One manager with a Premier League promotion on his record is Aitor Karanka, however, he has always demanded a large budget and North End probably couldn’t attract him. Other big names like Slavisa Jokanivic, Sam Allardyce, Nigel Pearson who all have similar records will be touted, but I’m not sure whether that’s the market North End will be shopping in. David Moyes is the other obvious link, with him having plenty of history at the club and desperately needing to reignite his career, but again, is that realistic? Only he will know, and he still attends most home games, but I’m not sure it’s the right fit for the club at the moment.
So, attracting another coach with a promotion from this level will be tough, but I suspect North End will still aim to go down the line of a fairly young manager. Of course, we probably won’t attract another 37-year-old, but I reckon the club will look for someone the right side of 50, as they have done with Neil, Simon Grayson, Graham Westley, Darren Ferguson and Paul Simpson in the last few years. There are plenty of good young managers in the football league, so here are a few.
The first candidate on my list is one with a big affiliation with the club, Gareth Ainsworth. Born locally, he had 3 spells at PNE and has been managing at Wycombe since 2012/3. In that time, he has a League Two promotion to his name and has worked on a shoestring budget, with an emphasis on developing young talent – much like what North End have done in recent seasons.
He looks likely to keep Wycombe in League One this season, a great achievement given their budget would be considered on the small side in League Two, and he has improved young players such as Fred Onyedinma, Scott Kashket and Dominic Gape. He has similar values to North End – honest, hard working, no frills, and has worked at a similar club, albeit at a smaller level.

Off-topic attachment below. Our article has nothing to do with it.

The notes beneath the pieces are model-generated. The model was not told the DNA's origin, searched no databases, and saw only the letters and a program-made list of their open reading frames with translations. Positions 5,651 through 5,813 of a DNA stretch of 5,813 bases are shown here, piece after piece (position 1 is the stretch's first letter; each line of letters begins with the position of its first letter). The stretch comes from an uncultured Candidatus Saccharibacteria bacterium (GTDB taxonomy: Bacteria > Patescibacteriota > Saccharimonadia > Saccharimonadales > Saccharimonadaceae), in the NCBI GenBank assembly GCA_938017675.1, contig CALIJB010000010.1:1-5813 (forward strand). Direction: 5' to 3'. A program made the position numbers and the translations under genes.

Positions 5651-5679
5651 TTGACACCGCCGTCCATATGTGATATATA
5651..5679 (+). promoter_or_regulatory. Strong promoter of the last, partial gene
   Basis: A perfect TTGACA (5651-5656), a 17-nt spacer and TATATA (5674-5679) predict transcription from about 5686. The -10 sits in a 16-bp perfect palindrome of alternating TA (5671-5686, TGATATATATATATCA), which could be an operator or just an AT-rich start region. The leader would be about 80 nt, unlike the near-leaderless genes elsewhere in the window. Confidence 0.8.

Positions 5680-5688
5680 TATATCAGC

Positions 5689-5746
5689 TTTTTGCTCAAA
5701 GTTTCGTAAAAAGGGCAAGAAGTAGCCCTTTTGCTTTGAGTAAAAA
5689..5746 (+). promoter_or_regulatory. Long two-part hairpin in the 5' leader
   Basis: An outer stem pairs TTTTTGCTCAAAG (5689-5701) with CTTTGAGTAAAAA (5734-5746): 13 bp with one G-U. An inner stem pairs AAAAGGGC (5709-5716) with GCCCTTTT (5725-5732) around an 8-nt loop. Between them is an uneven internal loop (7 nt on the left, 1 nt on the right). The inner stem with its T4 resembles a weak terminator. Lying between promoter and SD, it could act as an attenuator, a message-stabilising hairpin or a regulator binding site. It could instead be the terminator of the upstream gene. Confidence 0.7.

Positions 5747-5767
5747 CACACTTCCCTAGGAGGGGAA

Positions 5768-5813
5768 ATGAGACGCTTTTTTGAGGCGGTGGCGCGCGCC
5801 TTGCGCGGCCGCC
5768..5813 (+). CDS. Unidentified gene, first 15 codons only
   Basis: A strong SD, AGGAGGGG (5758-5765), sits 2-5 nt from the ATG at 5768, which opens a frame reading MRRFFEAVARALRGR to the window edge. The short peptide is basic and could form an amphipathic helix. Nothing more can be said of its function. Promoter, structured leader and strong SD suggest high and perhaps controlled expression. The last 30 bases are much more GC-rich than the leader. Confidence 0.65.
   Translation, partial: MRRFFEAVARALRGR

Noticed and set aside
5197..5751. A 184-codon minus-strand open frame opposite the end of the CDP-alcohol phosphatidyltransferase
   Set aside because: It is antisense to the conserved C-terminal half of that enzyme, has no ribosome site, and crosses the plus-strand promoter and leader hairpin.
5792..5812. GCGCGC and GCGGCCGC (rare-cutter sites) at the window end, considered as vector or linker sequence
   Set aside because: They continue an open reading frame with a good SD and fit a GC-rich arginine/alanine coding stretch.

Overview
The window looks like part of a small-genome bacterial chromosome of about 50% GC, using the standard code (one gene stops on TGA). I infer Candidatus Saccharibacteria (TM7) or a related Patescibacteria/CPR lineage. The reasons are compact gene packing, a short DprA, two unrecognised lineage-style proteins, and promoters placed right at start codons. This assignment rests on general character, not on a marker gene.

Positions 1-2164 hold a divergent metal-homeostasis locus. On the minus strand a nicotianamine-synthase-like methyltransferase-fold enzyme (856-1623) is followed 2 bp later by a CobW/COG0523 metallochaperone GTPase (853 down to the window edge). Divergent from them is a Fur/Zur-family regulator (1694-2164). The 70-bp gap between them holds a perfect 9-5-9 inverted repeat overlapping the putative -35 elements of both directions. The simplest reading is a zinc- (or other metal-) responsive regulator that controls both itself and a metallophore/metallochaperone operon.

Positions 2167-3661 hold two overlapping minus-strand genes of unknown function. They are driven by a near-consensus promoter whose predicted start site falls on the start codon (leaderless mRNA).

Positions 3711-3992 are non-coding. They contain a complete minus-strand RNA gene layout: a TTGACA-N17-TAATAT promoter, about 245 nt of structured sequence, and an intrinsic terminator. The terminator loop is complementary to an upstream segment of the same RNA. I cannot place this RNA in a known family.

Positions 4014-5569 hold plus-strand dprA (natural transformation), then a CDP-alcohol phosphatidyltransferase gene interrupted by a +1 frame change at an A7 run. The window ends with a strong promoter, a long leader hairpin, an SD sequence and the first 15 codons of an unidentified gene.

His affiliation to the club could work in his favour, and he is currently being linked with QPR, another former club of his. Whether PNE would be a greater attraction, with a better, younger squad, closer to his hometown, remains to be seen.
I think the 46-year-old is a solid, if not spectacular shout.
The next to consider is Danny Cowley, a name who will be familiar to all of you by now. Starting his managerial career at non-league level with Concord Rangers, the Essex man is another one with humble beginnings. Success there, whilst working as a P.E teacher, got him the gig at National League side Braintree, who he led to the play-offs in his first season in charge, no mean feat for a club of that size in what has become a very competitive division.
That showing tempted Lincoln to take a punt on the now 40-year-old, and in his first season, he led them to the League Two title with two games to spare but grabbed national headlines for reaching the F.A cup quarter-final, beating Burnley and Brighton, before bowing out to Arsenal.
Those games on TV showed the country how tactically astute Cowley was, keeping a clean sheet at Turf Moor and showing invention from set pieces. There is a great tactical piece on YouTube which you can see below where Cowley talks in depth about how he went about that game, and it is clear he’s very talented. He looks set to take Lincoln into League One with his side sitting pretty in the automatic promotion spots in League Two.
Clearly, this guy is a serial winner, and someone will take a punt on him. He comes as a duo, with his brother Nicky acting as assistant. It remains to be seen whether Cowley would be tempted this far up North, and how well he could adapt to this level, tactically and in terms of recruiting players.
Another interesting shout though, and he certainly knows how to win.
The final young manager I have considered is Grant McCann. Currently sitting in 6th in League One with Doncaster Rovers, the 38-year-old has less pedigree than the aforementioned Ainsworth and Cowley, but he has led Donny to an impressive season playing high intensity, attractive football, and developing young players.